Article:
Climate Is Always Changing
The Earth's history shows that the climate has always been changing, over both short-term and long-term time scales. These changes have sometimes been abrupt and severe, without any help from humans. Climate temperature reconstructions are determined from a variety of sources, such as from tree ring width studies and ocean floor sediments. During the last 2 billion years, the Earth has alternated between cool periods like today, and warm periods like when the dinosaurs roamed the planet. The figure below on the left is a temperature reconstruction of the Earth over 2 billion years. Temperatures over this time frame are determined by mapping the distribution of ancient coals, desert deposits, tropical soils, salt and glacial deposits, as well as the distribution of plants and animals that are sensitive to climate, such as alligators, palm trees & mangrove swamps. See here for further information.
Temperature Over Geological Time
The chart above on the right is from
here and it shows that CO2 levels have been declining since the end of the Jurassic period to the start of the industrial era. The change in CO2 as indicated by the red line in the red circle is the change in CO2 since the industrial revolution.
The graph below shows five million years of climate change by combining measurements from 57 globally distributed deep sea sediment cores. The measured quantity is the oxygen 18 isotope fraction, which is a proxy for temperature.
The data is from Lisiecki and Raymo, 2005. The temperature scale is scaled was established by fitting the reported temperature variations at Vostok, Antarctica to the observed isotope variations, so the temperature scale is representative of Vostok changes.
The above graph from here shows 25,000 years of Greenland temperature history determined from the Greenland Ice Sheet Project Two (GISP2). After 5 years of drilling through the ice sheet into the bedrock to July 1993, an 3053 m ice core was recovered. By measuring the ratio of two isotopes of oxygen (specifically 18O to the much more common 16O) one can infer the air temperature at the time that the snow in each annual layer crystallized. This technique is considered quite accurate. Strong, abrupt warming is shown by nearly vertical rise of temperatures, strong cooling by nearly vertical drop of temperatures (Modified from Cuffy and Clow, 1997). Dr. Don Easterbrook writes, "Temperature changes recorded in the GISP2 ice core ... show that the global warming experienced during the past century pales into insignificance when compared to the magnitude of profound climate reversals over the past 25,000 years. In addition, small temperature changes of up to a degree or so, similar to those observed in the 20th century record, occur persistently throughout the ancient climate record. ... Over the past 25,000 years, at least three warming events were 20 to 24 times the magnitude of warming over the past century and four were 6 to 9 times the magnitude of warming over the past century."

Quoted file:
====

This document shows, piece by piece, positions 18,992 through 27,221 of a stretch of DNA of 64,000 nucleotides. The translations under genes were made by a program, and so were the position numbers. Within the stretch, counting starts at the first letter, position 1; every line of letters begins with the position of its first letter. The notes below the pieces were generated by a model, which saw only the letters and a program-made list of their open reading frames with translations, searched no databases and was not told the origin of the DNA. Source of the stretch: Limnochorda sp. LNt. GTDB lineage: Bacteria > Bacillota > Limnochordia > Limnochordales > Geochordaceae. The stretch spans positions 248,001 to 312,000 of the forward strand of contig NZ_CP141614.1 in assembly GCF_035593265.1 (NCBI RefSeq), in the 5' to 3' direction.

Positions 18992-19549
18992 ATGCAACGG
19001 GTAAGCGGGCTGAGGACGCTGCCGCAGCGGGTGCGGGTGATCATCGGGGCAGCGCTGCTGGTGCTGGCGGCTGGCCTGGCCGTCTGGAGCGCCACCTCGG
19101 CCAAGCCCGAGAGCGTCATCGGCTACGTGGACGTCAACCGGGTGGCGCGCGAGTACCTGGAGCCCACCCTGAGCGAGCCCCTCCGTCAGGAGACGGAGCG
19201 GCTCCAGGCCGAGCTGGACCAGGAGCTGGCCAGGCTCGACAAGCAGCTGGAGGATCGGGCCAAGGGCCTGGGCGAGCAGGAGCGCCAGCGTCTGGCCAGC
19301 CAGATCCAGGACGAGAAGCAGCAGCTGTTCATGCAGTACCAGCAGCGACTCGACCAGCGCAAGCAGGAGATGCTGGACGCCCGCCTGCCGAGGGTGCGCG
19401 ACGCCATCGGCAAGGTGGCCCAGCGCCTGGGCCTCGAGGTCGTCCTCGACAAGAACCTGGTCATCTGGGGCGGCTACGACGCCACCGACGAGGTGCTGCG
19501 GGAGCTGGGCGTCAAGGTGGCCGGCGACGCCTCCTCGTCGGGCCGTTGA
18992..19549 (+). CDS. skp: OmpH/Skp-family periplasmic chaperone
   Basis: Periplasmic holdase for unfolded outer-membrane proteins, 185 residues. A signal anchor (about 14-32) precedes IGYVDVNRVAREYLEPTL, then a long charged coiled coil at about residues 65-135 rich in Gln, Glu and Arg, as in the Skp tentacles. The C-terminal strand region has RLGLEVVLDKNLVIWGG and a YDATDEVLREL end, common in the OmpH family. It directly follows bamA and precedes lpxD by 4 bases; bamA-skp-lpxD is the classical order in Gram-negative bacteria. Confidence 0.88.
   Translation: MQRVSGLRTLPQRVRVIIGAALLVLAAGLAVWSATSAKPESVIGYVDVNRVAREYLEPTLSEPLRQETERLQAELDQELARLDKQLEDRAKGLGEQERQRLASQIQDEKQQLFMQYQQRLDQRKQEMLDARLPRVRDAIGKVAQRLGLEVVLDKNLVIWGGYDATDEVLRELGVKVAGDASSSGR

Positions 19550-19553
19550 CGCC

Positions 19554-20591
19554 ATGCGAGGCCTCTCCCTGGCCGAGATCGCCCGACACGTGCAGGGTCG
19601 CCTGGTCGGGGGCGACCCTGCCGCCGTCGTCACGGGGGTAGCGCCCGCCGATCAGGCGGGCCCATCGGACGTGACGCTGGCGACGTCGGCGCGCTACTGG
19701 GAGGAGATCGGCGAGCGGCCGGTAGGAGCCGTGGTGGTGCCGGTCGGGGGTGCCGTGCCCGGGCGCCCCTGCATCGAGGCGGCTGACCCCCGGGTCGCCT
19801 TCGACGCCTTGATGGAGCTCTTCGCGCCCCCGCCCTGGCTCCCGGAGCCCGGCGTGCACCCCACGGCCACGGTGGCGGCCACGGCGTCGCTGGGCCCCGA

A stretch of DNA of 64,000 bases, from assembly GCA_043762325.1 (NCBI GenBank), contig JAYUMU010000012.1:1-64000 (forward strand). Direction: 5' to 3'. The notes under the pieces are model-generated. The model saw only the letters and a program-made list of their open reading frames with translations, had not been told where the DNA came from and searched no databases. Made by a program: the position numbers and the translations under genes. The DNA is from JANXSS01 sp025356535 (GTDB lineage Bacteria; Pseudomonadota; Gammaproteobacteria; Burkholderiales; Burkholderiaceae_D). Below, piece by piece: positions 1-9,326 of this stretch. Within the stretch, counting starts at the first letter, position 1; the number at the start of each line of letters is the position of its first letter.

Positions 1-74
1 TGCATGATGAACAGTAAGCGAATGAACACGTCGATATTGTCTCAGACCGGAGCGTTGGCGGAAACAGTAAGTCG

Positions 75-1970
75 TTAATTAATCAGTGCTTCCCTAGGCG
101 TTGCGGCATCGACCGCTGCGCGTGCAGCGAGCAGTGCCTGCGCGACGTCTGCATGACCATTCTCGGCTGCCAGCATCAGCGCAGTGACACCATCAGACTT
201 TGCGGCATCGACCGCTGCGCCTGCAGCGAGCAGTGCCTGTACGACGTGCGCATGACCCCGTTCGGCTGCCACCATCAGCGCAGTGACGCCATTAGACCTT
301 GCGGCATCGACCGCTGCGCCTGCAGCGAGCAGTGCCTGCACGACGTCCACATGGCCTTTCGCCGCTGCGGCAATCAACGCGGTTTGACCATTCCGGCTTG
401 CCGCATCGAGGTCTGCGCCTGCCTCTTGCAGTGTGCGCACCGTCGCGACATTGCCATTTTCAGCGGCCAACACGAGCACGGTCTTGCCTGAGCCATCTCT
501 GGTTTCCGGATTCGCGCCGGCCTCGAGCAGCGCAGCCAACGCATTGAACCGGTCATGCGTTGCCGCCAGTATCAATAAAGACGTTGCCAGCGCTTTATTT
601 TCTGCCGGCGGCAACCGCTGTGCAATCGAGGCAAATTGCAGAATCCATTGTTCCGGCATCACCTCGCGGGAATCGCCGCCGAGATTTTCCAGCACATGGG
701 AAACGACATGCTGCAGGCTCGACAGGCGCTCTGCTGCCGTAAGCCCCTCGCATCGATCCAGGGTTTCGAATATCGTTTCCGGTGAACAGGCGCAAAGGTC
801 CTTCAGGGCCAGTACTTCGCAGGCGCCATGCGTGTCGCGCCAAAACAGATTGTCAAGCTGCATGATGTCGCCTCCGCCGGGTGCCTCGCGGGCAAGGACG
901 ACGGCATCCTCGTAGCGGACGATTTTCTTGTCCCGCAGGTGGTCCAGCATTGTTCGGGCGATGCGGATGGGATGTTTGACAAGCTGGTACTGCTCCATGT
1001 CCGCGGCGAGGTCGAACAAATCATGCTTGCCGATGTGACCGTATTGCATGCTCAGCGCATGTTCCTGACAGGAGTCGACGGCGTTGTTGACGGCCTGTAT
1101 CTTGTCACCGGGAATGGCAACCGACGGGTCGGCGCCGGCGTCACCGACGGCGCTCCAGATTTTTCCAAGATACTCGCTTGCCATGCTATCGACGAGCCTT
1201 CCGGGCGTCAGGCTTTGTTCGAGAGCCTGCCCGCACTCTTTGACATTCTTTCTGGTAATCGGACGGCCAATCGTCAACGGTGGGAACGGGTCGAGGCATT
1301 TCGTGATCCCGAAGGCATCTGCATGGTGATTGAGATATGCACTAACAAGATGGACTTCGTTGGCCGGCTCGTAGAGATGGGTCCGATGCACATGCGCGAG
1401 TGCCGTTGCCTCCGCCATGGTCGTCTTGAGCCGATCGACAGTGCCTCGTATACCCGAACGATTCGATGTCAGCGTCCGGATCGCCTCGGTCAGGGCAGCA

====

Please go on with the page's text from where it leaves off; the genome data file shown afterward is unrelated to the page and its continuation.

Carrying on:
Ice core results from the North Greenland Eemian Ice Drilling (NEEM) published in January 2013 for the warm period of the last interglacial from 128,000 to 122,000 years ago, known as the Eemian, was 8 +/- 4 °C warmer than the recent millennium. The 2540 m long ice core was drilled during 2008 to 2012. Full results presented in "Eemian interglacial reconstructed from a Greenland folded ice core".
Northern Hemisphere Temperature History
The graph above shows the northern hemisphere temperature history since the last ice age.
The graph above shows Greenland temperatures as determined by the GISP2 ice core. It is a detailed version of a previous graph above, from here.
Temperature History from North Atlantic Ocean Sediments
The graph above shows temperature variations of the past 3,000 years (during recorded history), as determined from ocean sediment studies in the North Atlantic. [Keigwin, 1996]. Note the rapid variations, as well as the much warmer temperatures 1,000 and 2,500 years ago.
A new temperature reconstruction with decadal resolution, covering the last two millennia, is shown below for the extratropical Northern Hemisphere (90-30 N), utilizing many palaeo-temperature proxy records, from Ljungqvist 2010 here. The shading represents 2 standard deviation errors.